By Susie Gharib
January 2, 2018

Just about every old-line American company talks about the actions it’s taking to be an innovator and a disruptor these days. If you want to know how that works in real life, take a look at 175-year-old Stanley Black & Decker (swk), the legendary manufacturer of tools and household hardware, and its leadership under James Loree.

When Loree took charge of the Connecticut-based company in 2016, he said it bothered him that the company had not articulated its “purpose.” Even though Loree had been involved in the 2010 merger of Stanley Works with Black & Decker and had worked at the company for 20 years, he wanted an answer to the question, “what societal need do we fulfill?”.

It took learning new leadership skills and an entire year of working closely with the company’s 45,000 employees to answer that. Loree, who spent his career working on the finance side of the business, says the hardest part was “letting go” of the traditional command and control style of leadership.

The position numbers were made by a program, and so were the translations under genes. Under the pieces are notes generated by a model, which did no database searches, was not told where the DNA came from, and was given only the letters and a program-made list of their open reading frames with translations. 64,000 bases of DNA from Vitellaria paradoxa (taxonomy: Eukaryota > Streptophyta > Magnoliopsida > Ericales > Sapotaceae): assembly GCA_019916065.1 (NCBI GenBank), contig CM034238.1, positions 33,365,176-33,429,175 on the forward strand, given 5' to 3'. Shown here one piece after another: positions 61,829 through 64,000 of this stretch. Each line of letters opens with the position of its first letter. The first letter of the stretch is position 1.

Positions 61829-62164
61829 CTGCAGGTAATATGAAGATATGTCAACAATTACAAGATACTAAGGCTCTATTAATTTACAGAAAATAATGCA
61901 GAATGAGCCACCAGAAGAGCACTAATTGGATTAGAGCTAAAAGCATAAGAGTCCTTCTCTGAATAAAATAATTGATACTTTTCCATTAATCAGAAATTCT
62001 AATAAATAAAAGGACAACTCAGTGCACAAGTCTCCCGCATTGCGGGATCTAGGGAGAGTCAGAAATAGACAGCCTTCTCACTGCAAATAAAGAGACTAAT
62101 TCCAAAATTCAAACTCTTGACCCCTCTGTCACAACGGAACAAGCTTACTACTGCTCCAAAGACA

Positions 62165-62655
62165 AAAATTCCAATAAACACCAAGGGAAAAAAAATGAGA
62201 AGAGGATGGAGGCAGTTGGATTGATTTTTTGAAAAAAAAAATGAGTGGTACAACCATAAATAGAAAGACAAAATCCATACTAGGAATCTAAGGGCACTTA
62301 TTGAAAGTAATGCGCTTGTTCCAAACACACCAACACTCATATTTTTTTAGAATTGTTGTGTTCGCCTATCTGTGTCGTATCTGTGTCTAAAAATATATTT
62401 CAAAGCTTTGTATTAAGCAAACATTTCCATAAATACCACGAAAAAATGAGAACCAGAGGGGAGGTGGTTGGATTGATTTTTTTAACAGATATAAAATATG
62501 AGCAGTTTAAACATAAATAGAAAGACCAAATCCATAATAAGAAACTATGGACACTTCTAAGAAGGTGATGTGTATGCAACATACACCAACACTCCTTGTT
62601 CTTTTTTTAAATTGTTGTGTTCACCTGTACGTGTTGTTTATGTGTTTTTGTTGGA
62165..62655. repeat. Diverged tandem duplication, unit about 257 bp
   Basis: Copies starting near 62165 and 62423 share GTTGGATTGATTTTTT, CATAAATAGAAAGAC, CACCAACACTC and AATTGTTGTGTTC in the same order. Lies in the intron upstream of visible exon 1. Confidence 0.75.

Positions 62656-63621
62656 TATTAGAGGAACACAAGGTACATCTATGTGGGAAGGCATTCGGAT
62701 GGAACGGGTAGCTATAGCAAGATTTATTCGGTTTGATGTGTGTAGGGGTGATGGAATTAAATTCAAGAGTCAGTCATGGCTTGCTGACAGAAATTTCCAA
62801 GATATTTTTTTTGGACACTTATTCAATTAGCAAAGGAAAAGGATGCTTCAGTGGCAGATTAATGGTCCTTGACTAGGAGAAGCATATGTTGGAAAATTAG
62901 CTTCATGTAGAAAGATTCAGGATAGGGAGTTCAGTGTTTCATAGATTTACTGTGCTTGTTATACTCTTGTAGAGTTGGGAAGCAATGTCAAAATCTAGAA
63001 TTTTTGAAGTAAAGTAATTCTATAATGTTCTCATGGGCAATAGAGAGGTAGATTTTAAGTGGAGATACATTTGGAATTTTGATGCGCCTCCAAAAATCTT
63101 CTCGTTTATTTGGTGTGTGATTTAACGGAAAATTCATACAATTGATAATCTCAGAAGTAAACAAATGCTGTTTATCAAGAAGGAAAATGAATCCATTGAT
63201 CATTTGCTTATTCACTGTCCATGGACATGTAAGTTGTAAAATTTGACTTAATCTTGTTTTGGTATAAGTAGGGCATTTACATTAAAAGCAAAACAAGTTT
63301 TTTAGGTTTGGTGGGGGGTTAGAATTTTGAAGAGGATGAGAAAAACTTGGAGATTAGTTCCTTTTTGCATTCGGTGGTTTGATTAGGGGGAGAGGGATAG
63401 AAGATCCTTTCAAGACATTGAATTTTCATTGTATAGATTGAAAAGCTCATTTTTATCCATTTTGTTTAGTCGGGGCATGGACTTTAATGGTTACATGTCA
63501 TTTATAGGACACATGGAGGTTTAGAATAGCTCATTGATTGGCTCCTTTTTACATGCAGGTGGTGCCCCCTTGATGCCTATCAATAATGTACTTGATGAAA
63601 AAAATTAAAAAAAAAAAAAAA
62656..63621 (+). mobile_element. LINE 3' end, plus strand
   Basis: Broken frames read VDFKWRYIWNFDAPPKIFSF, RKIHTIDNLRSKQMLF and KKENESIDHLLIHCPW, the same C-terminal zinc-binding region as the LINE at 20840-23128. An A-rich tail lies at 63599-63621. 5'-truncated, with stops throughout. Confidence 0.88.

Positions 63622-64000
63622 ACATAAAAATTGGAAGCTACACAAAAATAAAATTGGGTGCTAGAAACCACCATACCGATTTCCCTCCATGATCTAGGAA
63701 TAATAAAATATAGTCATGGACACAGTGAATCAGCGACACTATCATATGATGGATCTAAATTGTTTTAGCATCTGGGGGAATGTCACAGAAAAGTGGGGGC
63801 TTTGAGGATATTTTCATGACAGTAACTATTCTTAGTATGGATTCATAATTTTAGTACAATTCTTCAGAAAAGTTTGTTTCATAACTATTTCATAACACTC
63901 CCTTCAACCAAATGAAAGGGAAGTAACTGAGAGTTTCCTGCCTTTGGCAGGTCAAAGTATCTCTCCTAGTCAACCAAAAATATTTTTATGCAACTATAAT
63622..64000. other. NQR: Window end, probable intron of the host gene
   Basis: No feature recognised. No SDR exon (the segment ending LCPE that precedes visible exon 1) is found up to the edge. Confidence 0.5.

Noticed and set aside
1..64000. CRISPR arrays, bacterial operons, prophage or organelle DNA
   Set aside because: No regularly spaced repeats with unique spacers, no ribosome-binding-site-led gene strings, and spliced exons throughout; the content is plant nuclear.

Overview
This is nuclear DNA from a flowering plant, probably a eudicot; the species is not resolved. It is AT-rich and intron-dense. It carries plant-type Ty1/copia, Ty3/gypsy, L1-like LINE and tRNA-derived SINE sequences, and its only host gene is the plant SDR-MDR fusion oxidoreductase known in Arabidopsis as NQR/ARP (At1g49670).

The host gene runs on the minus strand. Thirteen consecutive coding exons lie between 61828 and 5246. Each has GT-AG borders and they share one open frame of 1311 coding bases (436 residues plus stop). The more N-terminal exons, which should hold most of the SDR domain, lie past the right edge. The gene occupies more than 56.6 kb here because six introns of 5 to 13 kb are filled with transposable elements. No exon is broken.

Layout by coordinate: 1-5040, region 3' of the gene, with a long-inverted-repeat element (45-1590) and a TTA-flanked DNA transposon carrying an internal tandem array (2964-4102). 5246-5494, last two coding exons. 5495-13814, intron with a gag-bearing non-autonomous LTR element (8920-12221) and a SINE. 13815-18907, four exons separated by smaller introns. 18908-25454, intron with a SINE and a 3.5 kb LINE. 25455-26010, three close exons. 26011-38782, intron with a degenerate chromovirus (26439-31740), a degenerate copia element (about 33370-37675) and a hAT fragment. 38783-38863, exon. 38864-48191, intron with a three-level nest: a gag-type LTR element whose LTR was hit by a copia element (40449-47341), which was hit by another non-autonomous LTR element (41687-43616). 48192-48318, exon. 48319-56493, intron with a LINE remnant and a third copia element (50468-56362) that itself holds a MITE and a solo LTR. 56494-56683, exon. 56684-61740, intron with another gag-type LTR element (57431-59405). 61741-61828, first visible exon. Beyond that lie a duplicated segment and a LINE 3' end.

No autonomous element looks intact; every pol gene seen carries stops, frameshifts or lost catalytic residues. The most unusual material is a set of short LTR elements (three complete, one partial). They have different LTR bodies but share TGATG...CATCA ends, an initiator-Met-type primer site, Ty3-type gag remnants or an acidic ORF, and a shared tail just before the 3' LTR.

“It’s letting loose and being confident enough to believe the answer will come and it will be a very good answer. And it did,” Loree says of the company-wide process of reinventing Stanley Black & Decker. “It was a great answer.”

Stanley Black & Decker defines its purpose as providing the best tools “for those who make the world.”

One of the positive outcomes of this team effort, Loree says proudly, is that he now has constant conversations with employees, mostly through social media.

“People feel like they can say what they want to say. If they have an issue they want to get on the table, they can do it,” he says. “I cannot overstate the importance of social media to fulfilling this initiative and purpose.”

Watch the video above for more of our conversation with Loree.

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